April showers bring May flowers....
But what happens in March? Snow, rain, cold days, warm days, melting, and more hours of sun ☀️
For our outdoor wintered Honey Bees they are starting to move around more, go on their cleansing flights, and are beginning to think about building and growing their colony.
At this time of year, as a beekeeper, it is important to think about your hives and if they have enough food.
Statistically, Feb/March are the months a hive will starve to death because of either the extreme cold, a small colony unable to warm enough feed to provide, or a complete lack of access to food.
Many beekeepers will supplement their hives with sugar patties around this time.
On a warmer, not windy day, they will open up their hives, do a quick check for size and strength, then slide in a sugar patty.
Another thing you should be thinking about as you are checking the survival rate of your hives is your plan for the upcoming season.
Are you going to expand? Replace any lost hives? What will you change about your plan from last season? Will you move your hives to different locations? Treating mites and diseases?
Now is the time to prepare! Get the supplies and treatments you need in order, order any bees (nucs, packages, or queens) you think you may need. Create your plan!
Keep in mind, many people wait till the last minute to order and are in “desperate need” when they do. Often supplies are beginning to sell out by April / May or you are at the bottom of the list and will get your bees later in the season.
So create your plan, be prepared, and don’t delay, order now!
If you are thinking about expanding your apiary or replace any lost hives, consider the following options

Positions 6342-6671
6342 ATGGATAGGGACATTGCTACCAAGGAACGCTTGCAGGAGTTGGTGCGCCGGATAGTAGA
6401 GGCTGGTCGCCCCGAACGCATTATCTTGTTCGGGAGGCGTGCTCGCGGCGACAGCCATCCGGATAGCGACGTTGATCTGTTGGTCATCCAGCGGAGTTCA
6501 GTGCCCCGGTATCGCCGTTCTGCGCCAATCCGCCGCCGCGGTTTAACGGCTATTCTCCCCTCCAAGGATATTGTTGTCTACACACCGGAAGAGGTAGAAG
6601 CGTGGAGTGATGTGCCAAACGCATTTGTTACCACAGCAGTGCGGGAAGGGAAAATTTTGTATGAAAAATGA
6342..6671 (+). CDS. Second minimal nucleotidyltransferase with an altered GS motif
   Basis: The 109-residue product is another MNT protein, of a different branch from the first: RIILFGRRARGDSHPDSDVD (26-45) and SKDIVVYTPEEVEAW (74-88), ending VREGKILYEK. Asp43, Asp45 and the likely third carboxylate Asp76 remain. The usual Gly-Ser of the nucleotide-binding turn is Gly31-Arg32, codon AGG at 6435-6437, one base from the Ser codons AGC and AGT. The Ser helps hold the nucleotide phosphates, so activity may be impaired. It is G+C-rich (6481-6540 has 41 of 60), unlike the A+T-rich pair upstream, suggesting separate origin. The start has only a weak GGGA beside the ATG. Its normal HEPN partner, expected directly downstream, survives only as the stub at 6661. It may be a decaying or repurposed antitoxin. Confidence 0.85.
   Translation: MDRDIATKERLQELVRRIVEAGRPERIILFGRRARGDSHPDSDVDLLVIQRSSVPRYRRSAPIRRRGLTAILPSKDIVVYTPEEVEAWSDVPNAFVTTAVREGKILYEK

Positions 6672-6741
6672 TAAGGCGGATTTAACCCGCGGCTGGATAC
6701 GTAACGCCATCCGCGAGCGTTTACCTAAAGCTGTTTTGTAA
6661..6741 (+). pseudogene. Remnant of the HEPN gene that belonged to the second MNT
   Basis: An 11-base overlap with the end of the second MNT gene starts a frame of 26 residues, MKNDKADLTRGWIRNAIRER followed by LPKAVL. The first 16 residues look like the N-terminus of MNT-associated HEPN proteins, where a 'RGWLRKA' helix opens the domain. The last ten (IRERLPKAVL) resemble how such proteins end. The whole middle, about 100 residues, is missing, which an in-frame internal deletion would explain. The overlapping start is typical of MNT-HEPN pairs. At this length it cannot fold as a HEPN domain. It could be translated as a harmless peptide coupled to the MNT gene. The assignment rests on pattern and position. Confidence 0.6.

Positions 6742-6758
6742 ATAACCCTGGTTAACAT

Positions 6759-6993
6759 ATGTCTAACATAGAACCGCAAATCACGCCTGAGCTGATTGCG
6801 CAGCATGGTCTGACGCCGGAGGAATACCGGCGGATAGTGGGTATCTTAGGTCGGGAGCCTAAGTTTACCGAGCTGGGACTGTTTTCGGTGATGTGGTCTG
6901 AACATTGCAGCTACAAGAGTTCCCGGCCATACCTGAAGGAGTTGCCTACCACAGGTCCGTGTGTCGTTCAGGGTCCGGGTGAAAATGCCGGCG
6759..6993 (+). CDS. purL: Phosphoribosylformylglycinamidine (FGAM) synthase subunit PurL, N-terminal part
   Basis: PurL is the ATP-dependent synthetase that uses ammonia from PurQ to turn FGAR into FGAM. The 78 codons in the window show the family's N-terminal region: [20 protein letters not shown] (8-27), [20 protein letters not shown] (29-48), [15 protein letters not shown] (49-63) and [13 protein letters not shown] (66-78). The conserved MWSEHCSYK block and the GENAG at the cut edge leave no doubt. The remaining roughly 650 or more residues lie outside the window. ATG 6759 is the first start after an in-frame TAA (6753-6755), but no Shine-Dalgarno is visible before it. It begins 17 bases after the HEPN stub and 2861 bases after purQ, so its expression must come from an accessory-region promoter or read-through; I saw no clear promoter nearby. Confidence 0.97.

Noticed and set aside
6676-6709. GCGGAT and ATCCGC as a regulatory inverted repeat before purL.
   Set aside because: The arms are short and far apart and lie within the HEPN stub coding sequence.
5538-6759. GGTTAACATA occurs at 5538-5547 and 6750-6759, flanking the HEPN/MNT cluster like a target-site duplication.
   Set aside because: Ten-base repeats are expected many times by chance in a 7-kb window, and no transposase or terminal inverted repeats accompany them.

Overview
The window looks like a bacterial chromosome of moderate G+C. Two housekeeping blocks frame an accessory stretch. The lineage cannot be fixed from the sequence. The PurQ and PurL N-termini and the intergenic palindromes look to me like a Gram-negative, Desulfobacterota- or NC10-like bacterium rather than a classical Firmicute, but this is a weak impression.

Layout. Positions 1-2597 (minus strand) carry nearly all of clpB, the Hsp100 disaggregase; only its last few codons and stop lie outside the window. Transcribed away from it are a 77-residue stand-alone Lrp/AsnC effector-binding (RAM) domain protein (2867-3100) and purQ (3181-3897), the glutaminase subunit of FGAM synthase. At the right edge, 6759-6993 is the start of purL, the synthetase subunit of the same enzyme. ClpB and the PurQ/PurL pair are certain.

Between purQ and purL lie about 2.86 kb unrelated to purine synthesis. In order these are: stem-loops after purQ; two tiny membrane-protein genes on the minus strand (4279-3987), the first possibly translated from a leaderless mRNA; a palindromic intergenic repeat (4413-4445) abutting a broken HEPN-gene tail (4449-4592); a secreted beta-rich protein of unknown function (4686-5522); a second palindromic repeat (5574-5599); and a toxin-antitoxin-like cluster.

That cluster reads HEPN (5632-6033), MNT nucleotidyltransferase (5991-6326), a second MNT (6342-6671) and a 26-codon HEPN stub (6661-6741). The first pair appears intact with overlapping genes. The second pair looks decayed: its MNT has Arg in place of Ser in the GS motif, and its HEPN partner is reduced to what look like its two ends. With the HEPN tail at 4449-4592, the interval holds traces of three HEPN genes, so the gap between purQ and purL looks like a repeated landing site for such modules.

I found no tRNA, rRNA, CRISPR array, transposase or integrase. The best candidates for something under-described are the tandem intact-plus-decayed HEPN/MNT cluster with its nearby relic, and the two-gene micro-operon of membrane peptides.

1. Buying a nuc (mini hive with a laying queen) This benefits you because the hive and queen is already established and the queen is laying. You can get early nucs with 2018 queens and late spring nucs with 2019 queens. You can get multiple sizes of nucs with more or less bees and brood.
2. Doing a split of one of your own hives (next article coming) This is a cheaper option if you have the bees and strong colonies to support it. You can either have your bees make their own queen or you can buy a mated queen. Queens can be shipped to you or you can pick them up. (I’ll update pros and cons with my next post)
3. Buying a package of bees This is a bundle of bees, often shipped across the country with an imported queen. A package has its own challenges but are more readily available to some.
4. Catching a swarm This is a random occurrence and hard to plan on, but something people plan for. A swarm can have unknown genetics and unpredictable behavior but it’s FREE! (More info to come)
That’s it for now. Get out there and feed your bees! Don’t forget plan, prepare, and pre-order!!
Message me or comment if you have any question or concerns and happy beekeeping 🐝